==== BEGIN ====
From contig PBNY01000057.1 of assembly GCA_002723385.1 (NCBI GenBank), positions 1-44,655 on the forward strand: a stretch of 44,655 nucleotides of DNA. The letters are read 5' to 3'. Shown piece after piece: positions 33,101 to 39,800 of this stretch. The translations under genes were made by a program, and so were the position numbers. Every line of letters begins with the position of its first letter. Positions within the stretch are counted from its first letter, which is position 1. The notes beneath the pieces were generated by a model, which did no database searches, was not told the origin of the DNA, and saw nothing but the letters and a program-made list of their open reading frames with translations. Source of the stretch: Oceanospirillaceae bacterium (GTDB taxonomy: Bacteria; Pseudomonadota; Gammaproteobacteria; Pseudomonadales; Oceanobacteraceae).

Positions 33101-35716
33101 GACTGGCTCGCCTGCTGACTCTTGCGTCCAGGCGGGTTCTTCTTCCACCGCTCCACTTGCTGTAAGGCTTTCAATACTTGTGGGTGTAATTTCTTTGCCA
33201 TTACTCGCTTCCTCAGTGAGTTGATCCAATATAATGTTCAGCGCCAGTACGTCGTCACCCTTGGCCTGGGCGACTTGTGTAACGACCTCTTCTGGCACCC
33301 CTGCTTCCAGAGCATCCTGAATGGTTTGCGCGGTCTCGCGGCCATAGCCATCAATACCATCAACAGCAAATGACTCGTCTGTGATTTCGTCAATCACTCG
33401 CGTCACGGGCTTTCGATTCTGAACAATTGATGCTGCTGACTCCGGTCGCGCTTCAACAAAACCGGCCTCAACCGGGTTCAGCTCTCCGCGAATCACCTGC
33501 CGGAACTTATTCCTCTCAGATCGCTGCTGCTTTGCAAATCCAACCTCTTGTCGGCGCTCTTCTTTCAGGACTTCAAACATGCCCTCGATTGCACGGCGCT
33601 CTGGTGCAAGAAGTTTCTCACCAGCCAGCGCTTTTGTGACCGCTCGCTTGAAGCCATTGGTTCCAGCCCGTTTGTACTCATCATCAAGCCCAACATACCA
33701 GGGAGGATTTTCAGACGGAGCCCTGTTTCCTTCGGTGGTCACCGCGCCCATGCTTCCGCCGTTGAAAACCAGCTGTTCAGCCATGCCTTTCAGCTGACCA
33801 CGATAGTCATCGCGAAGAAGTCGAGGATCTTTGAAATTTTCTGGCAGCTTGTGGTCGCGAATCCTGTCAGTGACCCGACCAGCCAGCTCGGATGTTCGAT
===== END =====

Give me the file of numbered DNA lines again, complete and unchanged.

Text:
From contig PBNY01000057.1 of assembly GCA_002723385.1 (NCBI GenBank), positions 1-44,655 on the forward strand: a stretch of 44,655 nucleotides of DNA. The letters are read 5' to 3'. Shown piece after piece: positions 33,101 to 39,800 of this stretch. The translations under genes were made by a program, and so were the position numbers. Every line of letters begins with the position of its first letter. Positions within the stretch are counted from its first letter, which is position 1. The notes beneath the pieces were generated by a model, which did no database searches, was not told the origin of the DNA, and saw nothing but the letters and a program-made list of their open reading frames with translations. Source of the stretch: Oceanospirillaceae bacterium (GTDB taxonomy: Bacteria; Pseudomonadota; Gammaproteobacteria; Pseudomonadales; Oceanobacteraceae).

Positions 33101-35716
33101 GACTGGCTCGCCTGCTGACTCTTGCGTCCAGGCGGGTTCTTCTTCCACCGCTCCACTTGCTGTAAGGCTTTCAATACTTGTGGGTGTAATTTCTTTGCCA
33201 TTACTCGCTTCCTCAGTGAGTTGATCCAATATAATGTTCAGCGCCAGTACGTCGTCACCCTTGGCCTGGGCGACTTGTGTAACGACCTCTTCTGGCACCC
33301 CTGCTTCCAGAGCATCCTGAATGGTTTGCGCGGTCTCGCGGCCATAGCCATCAATACCATCAACAGCAAATGACTCGTCTGTGATTTCGTCAATCACTCG
33401 CGTCACGGGCTTTCGATTCTGAACAATTGATGCTGCTGACTCCGGTCGCGCTTCAACAAAACCGGCCTCAACCGGGTTCAGCTCTCCGCGAATCACCTGC
33501 CGGAACTTATTCCTCTCAGATCGCTGCTGCTTTGCAAATCCAACCTCTTGTCGGCGCTCTTCTTTCAGGACTTCAAACATGCCCTCGATTGCACGGCGCT
33601 CTGGTGCAAGAAGTTTCTCACCAGCCAGCGCTTTTGTGACCGCTCGCTTGAAGCCATTGGTTCCAGCCCGTTTGTACTCATCATCAAGCCCAACATACCA
33701 GGGAGGATTTTCAGACGGAGCCCTGTTTCCTTCGGTGGTCACCGCGCCCATGCTTCCGCCGTTGAAAACCAGCTGTTCAGCCATGCCTTTCAGCTGACCA
33801 CGATAGTCATCGCGAAGAAGTCGAGGATCTTTGAAATTTTCTGGCAGCTTGTGGTCGCGAATCCTGTCAGTGACCCGACCAGCCAGCTCGGATGTTCGAT